CCP’s played North Korean space card to disrupt China-Japan-South Korea summit

Special to, May 29, 2024


By Richard Fisher

China’s play was a classic exercise in coercion straight out of a 1930s gangland movie: Pay me and I will make sure my crazy cousin does not thump you!

But in this case, on March 26 China had gathered in Seoul, Japanese Prime Minister Kishida Fumio and South Korean President Yoon Suk-Yeol, for the first trilateral summit of the three nations since December 2019.

Amid the first trilateral China-Japan-South Korea summit since 2019, on March 27, Chinese ally North Korea launches a space launch vehicle that triggers Japan’s emergency alert system, all part of a China-North Korea coercive exercise. / NHK

With China and North Korea aiding Russia’s war against Ukraine, both Japan and South Korea want to avoid war.

Their joint declaration from the summit stated, “We reaffirmed that maintaining peace, stability and prosperity on the Korean Peninsula and in Northeast Asia serves our common interest and is our common responsibility.”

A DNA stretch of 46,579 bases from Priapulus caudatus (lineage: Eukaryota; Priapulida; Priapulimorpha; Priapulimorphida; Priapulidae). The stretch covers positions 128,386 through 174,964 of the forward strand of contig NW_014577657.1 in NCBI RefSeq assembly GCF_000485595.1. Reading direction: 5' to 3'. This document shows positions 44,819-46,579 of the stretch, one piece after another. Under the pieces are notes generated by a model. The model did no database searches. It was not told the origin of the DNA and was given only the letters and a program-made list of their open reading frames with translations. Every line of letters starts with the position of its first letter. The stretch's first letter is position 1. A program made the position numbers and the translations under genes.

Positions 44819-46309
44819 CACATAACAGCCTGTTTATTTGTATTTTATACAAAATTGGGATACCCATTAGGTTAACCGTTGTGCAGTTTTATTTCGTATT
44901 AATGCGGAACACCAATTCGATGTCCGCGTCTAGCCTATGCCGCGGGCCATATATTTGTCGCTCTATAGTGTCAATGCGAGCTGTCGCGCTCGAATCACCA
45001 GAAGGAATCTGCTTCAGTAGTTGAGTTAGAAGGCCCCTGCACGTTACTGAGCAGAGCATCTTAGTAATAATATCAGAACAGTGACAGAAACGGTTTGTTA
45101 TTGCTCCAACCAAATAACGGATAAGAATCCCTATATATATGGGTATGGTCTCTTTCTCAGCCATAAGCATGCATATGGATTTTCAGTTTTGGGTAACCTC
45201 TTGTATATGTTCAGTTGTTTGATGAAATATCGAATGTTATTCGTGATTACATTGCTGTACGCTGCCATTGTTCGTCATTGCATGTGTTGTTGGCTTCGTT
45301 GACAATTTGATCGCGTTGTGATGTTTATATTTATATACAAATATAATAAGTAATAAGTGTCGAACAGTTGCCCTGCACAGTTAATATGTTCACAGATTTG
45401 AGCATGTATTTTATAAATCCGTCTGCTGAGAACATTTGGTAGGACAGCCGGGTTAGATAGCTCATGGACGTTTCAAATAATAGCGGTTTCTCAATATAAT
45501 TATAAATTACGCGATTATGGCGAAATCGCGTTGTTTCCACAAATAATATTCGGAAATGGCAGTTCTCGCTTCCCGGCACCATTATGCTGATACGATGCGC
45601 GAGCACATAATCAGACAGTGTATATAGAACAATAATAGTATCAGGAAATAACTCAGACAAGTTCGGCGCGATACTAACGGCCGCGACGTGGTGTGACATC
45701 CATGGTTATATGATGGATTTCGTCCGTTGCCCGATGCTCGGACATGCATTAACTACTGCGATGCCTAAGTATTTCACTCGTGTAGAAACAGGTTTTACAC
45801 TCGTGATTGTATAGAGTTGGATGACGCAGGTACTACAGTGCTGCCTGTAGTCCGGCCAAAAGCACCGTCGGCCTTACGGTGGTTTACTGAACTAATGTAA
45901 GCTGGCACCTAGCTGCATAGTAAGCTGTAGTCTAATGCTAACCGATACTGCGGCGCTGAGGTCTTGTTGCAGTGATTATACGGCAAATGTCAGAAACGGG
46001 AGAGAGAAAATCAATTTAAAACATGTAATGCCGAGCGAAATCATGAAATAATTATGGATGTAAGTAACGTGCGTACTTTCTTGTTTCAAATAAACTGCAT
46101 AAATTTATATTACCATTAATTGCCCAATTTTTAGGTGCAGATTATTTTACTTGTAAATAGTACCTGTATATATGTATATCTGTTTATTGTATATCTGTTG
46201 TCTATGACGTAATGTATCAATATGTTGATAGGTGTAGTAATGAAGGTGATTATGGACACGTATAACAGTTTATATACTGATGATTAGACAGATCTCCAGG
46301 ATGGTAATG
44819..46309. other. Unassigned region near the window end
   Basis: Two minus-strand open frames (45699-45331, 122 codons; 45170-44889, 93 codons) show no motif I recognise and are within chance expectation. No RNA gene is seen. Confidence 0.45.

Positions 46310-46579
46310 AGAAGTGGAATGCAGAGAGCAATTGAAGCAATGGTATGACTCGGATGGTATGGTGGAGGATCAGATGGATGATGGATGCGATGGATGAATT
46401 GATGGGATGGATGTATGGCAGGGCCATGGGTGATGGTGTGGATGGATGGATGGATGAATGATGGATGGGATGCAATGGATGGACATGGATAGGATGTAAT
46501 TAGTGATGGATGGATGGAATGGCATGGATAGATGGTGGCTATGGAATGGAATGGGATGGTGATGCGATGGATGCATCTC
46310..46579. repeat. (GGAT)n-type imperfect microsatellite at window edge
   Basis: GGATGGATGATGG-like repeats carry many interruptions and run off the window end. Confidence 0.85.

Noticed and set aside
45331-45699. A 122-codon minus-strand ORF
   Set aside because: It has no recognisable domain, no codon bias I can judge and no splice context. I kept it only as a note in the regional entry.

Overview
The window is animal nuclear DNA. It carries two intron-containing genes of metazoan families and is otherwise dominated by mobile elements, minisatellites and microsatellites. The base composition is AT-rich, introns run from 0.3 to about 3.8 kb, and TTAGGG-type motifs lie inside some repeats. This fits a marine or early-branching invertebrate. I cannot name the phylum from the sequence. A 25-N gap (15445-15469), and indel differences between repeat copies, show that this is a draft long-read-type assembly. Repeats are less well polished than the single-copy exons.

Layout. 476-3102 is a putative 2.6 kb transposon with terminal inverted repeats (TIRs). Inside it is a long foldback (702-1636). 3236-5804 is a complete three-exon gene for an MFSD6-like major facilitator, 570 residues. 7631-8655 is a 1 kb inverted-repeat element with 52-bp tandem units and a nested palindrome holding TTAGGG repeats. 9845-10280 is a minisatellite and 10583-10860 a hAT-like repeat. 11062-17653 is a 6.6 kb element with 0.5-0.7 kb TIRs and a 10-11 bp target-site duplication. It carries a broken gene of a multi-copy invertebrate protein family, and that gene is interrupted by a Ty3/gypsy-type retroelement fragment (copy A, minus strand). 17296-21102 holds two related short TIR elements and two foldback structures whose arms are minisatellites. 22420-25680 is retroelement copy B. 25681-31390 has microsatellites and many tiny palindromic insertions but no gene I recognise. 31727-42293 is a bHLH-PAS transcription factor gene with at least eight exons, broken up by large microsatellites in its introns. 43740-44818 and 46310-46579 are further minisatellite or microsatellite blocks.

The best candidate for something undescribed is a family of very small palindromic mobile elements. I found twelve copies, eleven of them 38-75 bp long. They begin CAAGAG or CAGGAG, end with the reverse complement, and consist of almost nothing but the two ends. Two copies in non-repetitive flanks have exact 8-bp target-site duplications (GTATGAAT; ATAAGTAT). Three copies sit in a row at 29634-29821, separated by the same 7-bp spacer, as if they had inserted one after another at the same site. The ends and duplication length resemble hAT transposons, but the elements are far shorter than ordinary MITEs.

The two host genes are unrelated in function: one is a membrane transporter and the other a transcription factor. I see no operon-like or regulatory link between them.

China’s goals, however, do not include “peace.”

During a March 26 press conference Chinese Premier Li Qiang stated, “We should resolve suspicions and misunderstandings through honest dialogue, uphold bilateral relations with a spirit of strategic autonomy, promote a multipolar world and oppose bloc confrontation and factionalism.”

China’s code words “strategic autonomy,” “multipolar world” and “bloc confrontation,” mean, respectively, don’t follow American leadership but instead follow China’s, and don’t join alliances that defend your security from direct and indirect Chinese aggression, such as from “crazy cousin” North Korea.

And with perfect timing, North Korea appeared on the scene to emphasize China’s coercive message with a threatening space launch vehicle (SLV) launch.

Early on May 26 amid the trilateral summit, North Korea informed Japan that it would conduct a space launch between May 27 and June 3, and notices to airmen (NOTAMs) identified rocket stage splash down zones similar to the third North Korean Chollima-1 SLV launched on Nov. 21, 2023.

Early on May 27, North Korea’s attempted its fourth Chollima-1 SLV launch which failed after two minutes of flight, but it still triggered defensive responses in Japan and South Korea.

The failed North Korean launch triggered Japan’s J-ALERT system, a national warning system created in 2007 to provide immediate national warning of impending disasters like typhoons or military strikes.

Also, in response to the North Korean launch, South Korea conducted combat aircraft drills, including some of its new Lockheed Martin F-35A fifth generation fighters.

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